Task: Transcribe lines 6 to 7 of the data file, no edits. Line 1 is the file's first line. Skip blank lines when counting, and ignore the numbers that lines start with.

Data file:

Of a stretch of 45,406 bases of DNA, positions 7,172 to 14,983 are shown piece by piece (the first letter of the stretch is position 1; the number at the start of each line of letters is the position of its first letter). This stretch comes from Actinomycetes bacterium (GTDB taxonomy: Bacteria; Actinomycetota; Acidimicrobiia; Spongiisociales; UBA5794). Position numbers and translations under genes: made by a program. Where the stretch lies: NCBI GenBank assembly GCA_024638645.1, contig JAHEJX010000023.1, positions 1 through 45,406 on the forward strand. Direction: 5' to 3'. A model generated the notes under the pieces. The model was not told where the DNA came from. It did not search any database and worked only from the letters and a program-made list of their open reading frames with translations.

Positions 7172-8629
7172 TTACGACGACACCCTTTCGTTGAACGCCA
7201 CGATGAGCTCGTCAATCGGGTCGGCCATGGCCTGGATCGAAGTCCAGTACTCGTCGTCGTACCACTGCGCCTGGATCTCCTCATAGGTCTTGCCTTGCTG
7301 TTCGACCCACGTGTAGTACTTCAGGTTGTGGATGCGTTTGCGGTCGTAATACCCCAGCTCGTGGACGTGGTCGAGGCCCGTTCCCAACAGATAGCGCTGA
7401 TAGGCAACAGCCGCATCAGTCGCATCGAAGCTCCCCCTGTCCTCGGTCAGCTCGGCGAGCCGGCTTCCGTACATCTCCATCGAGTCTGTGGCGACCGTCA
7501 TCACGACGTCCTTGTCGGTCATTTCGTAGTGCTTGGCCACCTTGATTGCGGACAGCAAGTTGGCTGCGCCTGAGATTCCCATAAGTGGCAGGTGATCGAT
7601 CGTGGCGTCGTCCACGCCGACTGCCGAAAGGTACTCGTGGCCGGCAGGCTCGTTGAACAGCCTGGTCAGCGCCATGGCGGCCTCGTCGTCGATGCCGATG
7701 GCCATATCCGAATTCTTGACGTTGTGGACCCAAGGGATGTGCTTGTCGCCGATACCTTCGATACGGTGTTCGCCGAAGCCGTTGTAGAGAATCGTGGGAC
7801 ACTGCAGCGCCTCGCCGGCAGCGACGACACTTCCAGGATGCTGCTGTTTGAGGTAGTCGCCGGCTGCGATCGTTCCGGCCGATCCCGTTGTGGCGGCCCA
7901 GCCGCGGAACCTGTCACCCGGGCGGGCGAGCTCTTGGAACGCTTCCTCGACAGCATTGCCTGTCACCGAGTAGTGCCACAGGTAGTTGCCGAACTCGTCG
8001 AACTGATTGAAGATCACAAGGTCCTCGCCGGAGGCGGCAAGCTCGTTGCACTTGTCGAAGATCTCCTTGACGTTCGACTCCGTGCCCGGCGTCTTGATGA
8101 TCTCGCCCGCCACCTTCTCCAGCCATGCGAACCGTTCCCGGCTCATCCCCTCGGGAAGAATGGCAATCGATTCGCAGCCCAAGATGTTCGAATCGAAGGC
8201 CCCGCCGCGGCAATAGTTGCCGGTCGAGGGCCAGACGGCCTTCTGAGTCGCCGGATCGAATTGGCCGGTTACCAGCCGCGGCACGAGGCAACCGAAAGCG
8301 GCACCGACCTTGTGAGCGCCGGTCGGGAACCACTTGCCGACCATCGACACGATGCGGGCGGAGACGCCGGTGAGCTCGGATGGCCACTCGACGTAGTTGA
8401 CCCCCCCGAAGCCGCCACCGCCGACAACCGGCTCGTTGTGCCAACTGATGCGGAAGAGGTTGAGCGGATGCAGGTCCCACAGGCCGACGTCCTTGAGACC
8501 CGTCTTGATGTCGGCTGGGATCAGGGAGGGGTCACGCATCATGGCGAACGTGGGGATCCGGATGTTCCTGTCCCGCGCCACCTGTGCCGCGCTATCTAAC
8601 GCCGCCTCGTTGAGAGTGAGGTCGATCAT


7401 TAGGCAACAGCCGCATCAGTCGCATCGAAGCTCCCCCTGTCCTCGGTCAGCTCGGCGAGCCGGCTTCCGTACATCTCCATCGAGTCTGTGGCGACCGTCA
7501 TCACGACGTCCTTGTCGGTCATTTCGTAGTGCTTGGCCACCTTGATTGCGGACAGCAAGTTGGCTGCGCCTGAGATTCCCATAAGTGGCAGGTGATCGAT